Ectomycorrhizal Fungi Key Genera in Profile

pp 129-161


  • R. MolinaAffiliated withUSDA Forest Service, Pacific Northwest Research Station, Forestry Sciences Laboratory
  • , J. M. TrappeAffiliated withDepartment of Forest Science, Oregon State University
  • , L. C. GrubishaAffiliated withDepartment of Botany and Plant Pathology, Oregon State University
  • , J. W. SpataforaAffiliated withDepartment of Botany and Plant Pathology, Oregon State University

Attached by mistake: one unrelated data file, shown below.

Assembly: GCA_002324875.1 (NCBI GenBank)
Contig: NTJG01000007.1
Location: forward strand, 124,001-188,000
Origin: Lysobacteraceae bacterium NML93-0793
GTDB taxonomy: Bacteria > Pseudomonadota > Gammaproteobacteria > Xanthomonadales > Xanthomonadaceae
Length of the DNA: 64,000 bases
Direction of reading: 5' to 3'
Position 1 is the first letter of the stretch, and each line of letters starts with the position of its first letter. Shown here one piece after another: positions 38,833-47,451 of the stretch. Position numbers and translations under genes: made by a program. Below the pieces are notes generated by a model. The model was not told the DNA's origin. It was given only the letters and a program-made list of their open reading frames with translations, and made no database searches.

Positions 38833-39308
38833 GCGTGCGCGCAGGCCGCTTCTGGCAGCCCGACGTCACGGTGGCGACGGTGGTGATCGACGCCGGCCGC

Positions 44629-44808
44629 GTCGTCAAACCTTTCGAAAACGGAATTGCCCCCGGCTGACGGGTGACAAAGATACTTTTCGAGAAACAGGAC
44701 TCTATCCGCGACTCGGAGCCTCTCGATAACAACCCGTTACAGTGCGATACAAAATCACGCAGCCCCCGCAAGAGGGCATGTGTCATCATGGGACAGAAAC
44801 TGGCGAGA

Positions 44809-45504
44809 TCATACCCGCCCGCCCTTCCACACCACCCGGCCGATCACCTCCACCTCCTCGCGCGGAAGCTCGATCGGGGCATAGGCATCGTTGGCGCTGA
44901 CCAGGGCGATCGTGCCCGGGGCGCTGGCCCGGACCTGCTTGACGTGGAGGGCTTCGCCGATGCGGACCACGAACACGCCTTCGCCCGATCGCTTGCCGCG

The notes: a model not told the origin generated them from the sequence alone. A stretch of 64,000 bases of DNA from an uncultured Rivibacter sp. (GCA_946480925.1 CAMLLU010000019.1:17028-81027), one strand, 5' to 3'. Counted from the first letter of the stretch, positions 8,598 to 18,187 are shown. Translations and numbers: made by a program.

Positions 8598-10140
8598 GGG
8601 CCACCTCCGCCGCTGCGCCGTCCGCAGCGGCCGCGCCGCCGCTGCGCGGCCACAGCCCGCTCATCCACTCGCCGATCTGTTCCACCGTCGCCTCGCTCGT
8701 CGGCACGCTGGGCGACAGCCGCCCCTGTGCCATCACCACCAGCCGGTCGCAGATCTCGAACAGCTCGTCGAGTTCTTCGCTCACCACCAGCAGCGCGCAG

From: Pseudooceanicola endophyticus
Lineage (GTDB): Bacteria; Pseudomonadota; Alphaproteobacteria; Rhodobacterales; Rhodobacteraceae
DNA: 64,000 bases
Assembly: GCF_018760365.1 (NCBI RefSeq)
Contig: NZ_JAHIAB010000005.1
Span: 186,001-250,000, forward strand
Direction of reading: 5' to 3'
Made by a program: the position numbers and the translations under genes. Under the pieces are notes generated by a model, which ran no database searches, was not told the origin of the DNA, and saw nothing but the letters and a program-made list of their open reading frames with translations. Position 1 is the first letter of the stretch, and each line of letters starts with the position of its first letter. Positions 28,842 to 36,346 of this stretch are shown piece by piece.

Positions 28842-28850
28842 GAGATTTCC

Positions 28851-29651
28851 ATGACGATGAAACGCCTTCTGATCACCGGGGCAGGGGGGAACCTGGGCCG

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Rhizopogon is the largest genus of hypogeous Basidiomycota, with worldwide distribution among Pinaceae. Several Rhizopogon species are important members of ectomycorrhizal (ECM) fungal communities, contributing significantly to sporocarp productivity and ECM dominance. They occur in young and old forest stands alike and in diverse habitats. This ecological amplitude was recognized early in the twentieth century when Rhizopogon species were observed as dominant ECM fungi on Pinus in exotic plantations. Consequently, Rhizopogon has been the focus of considerable application research in forestry. The ease of culturing from sporocarps, manipulation of pure cultures of Rhizopogon and practical use of spore inoculation has made Rhizopogon a model genus to explore morphological, physiological, ecological, and symbiotic mutualisms of ECM. Nearly 200 papers have been published on Rhizopogon taxonomy, host range and specificity, ECM morphology, distribution, ecology, physiology, and applications in forestry.